Tomb Raider, Rape Culture, and a Concise Illustration of Exactly What is Wrong With the Game Industry
I’m still collecting my thoughts from the Big Three’s press conferences, so thanks for bearing with me through my horrifically busy schedule this past week. I want to take a short break from the madness of E3 to talk about something only tangentially related: Tomb Raider.
Now, listen - I’m not going to stand up and issue forth an indictment of this almost two-decade-old franchise on the basis of the extreme sexualization of the character that has existed from day one. That’s obvious to anyone with two working eyes, and I don’t think there’s anything left to be said about it. We all know Old Lara Croft with her comically short shorts and her excessively large polygonal breasts. We went through the phase where she was lauded as a Strong Woman despite being little more than a pin-up for horny male teens. Those days are behind us.
Because today, we have Crystal Dynamics’ Tomb Raider. (And from now on, we’re just going to call it Tomb Raider, because calling it The New Tomb Raider or Tomb Raider (2012) is clunky as hell.)
The above (and similar pictures) was the first I saw of the new Tomb Raider a couple of years ago, and even just with that limited context, I was pretty ecstatic. New Lara looked dirty. She looked as though she’d been crawling through filthy tunnels looking for some ancient relic or other. She looked tough, and perhaps most encouragingly, she looked sensible. The modelers had seen fit to reduce her cup size by a factor of 10 or so. She looked like something approaching a real person! In some pictures they released, she was shown to be wearing actual pants!
And then the other shoe dropped. Crystal Dynamics released a gameplay trailer during E3 2011. It’s short, you can watch the whole thing, but the really egregious stuff doesn’t start until roughly the 4-minute mark. And by the really egregious stuff, I mean Lara’s incidental voice acting.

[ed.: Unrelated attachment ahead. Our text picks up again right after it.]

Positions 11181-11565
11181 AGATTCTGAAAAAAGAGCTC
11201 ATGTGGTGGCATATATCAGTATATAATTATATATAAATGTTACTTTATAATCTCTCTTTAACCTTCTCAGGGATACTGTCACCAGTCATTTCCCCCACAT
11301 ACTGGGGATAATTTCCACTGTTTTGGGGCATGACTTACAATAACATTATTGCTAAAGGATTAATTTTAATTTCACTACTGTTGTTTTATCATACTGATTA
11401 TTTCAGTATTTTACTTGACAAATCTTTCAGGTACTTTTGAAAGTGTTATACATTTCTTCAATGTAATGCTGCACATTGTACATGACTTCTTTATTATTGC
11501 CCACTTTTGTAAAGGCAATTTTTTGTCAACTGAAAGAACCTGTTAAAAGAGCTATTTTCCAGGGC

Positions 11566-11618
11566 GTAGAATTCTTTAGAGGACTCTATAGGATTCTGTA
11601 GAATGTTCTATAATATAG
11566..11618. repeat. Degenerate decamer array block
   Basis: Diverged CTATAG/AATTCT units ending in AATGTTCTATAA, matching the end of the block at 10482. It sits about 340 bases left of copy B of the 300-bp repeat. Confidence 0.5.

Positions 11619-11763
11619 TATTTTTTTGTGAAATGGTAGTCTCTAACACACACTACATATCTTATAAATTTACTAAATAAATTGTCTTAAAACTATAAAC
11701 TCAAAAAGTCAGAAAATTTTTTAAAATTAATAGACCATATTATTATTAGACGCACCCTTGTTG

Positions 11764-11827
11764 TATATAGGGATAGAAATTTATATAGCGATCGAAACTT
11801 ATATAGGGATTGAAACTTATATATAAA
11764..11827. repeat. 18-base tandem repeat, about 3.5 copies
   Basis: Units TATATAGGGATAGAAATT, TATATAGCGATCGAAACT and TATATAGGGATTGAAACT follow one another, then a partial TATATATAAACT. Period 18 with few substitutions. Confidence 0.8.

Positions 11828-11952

Seriously, listen to it. It’s the most uncomfortable thing I’ve heard in a while, even in retrospect. Lara is put through a series of puzzles, she has to dodge falling rocks, she has to fend off attackers, all while experiencing what is apparently an earth-shattering orgasm.
But hey, I thought to myself, maybe it won’t suck. Surely some of the feedback from that trailer will make its way through whatever road to the developer, who might realize the degree to which it sounds like Lara is moaning erotically while going through what is essentially a series of torture chambers.
Needless to say, then, I was interested to see what Crystal Dynamics would bring to the table this year.
What they brought to the table was not good. In fact it was by pretty much all accounts even worse than last year. Lara now cannot move more than a few feet without panting. Every time she lands on her feet, she releases an orgasmic squeal. I’m pretty sure that the VA directions for this trailer were just the second two-thirds of Deepthroat. And this is all while she’s enduring physical pain and trials the likes of which haven’t been seen outside of a Vin Diesel movie. I was, in a word, done. Nice try, boys! Next time try not to give your players an erection.
And then things got even worse.